By Chip Rowe
Ulysses Torres, 26, is in his first year as the music teacher at the Garrison School.
What’s your middle name?
I don’t have one! Both my parents have middle names. My mother’s name is Virginia Leticia Damian Galvan Torres. People ask me all the time if my parents loved literature, but Ulysses is a common name in Latin America. Although my siblings’ names are Jason, Lesley and Vanessa [laughs].
What instrument do you play?
The tuba. I started in the fourth grade with the trumpet. But my sixth-grade music teacher, Mr. Sachs, said to me, “You look like a tuba player.” He asked me years later, “Do you know why I switched you to tuba, Ulysses?” “No, why?” “You were an awful trumpet player. It was pretty hopeless.”
What is the challenge of playing the tuba?
It’s heavy. My tuba was made in the 1930s, so it’s made of thicker brass. It was made for the U.S. Navy band and began as an upright but has been altered and is now a Frankentuba. My repair guy bought a bathtub they use for sheep so he can wash it.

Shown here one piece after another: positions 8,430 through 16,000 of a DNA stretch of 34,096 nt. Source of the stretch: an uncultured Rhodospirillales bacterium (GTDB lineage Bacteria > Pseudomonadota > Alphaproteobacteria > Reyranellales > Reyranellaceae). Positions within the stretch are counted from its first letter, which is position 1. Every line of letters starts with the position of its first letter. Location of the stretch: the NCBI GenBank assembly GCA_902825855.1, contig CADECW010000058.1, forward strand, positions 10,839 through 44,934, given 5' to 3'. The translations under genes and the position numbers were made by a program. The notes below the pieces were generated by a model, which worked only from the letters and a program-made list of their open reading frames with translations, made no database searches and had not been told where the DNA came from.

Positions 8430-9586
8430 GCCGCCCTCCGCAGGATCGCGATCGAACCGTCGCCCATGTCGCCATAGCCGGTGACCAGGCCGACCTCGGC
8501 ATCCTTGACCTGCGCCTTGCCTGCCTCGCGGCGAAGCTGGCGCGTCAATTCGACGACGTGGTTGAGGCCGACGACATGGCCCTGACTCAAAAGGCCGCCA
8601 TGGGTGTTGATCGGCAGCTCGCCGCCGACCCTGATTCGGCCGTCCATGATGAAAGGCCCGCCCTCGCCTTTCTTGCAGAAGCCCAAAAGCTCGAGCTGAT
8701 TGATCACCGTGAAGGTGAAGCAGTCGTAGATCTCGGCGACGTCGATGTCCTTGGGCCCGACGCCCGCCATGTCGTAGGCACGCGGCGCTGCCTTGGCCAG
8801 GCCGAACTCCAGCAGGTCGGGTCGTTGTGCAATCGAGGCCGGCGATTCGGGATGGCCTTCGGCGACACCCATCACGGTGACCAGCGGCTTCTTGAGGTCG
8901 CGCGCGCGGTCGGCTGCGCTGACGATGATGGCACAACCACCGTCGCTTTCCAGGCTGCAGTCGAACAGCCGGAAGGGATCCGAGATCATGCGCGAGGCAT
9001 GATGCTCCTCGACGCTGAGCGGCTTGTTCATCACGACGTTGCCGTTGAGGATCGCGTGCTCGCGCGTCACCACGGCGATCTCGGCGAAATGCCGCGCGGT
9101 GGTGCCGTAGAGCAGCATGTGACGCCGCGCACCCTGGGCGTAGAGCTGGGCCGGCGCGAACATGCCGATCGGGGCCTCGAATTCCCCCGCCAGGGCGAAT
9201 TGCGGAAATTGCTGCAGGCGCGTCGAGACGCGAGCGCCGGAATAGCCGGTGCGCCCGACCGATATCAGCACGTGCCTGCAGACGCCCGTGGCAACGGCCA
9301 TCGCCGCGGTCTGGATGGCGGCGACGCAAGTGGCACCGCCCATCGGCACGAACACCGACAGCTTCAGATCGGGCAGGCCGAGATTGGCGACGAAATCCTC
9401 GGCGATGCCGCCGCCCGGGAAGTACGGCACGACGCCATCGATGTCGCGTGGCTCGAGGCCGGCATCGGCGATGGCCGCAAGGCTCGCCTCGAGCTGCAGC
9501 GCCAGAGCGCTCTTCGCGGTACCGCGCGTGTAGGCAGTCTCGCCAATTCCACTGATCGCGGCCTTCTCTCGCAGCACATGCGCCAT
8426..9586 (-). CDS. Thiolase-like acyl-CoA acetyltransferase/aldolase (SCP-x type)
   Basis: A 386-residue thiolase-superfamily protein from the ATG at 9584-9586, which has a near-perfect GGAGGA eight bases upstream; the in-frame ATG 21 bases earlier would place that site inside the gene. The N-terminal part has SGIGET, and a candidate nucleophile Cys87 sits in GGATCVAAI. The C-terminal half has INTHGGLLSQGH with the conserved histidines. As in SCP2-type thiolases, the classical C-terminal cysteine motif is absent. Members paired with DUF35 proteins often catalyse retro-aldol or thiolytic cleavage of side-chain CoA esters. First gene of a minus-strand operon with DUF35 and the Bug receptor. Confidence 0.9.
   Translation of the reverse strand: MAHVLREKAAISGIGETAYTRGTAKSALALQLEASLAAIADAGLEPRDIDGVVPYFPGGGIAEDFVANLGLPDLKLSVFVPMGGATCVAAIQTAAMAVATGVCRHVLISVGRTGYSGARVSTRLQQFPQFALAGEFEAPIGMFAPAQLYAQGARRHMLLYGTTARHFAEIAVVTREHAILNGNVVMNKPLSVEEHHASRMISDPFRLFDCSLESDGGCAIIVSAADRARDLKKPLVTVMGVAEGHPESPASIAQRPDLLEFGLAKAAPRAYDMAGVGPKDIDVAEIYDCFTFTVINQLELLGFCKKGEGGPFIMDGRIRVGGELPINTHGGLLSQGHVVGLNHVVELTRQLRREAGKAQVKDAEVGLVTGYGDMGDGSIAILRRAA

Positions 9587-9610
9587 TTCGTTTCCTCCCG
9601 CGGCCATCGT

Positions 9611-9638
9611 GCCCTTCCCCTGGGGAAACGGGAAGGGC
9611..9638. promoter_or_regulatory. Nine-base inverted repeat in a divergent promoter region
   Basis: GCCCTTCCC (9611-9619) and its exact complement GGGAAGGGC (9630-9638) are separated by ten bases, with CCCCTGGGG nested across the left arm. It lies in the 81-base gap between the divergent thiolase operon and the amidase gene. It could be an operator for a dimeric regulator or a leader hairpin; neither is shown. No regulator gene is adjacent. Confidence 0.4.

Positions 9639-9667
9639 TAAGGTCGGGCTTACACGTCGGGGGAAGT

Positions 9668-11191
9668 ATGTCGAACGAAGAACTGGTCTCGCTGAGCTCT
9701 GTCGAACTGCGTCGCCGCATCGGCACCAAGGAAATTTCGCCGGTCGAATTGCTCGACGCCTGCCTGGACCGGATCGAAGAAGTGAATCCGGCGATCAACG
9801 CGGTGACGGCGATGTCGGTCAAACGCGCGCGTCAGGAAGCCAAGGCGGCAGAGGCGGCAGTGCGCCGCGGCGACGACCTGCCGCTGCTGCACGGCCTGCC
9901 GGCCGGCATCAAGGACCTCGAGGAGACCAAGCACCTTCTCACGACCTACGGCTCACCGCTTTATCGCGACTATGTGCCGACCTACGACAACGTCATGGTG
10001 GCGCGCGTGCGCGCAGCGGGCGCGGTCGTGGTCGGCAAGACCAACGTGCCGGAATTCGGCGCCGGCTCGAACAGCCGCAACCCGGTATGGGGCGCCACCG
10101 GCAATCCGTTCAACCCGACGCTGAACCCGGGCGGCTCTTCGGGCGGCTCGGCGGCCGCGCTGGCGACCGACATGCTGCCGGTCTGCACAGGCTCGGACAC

What is Songcatchers?
It’s a program I’ve been involved with for about 20 years that provides low-cost lessons for inner-city students. We have a site at songcatchers.org. I started with it when I was 7, along with my brother and sister. We had a tough time after our apartment burned in 1997. But a nun in New Rochelle, Sister Beth Dowd, started an after-school program that offered $5 lessons. I’m now on the board of directors.
You are a long-suffering soccer fan.
I love Newcastle United [in an English professional league]. They’re bad and have been relegated to the second division, but I like underdogs. It’s so much more special when they achieve.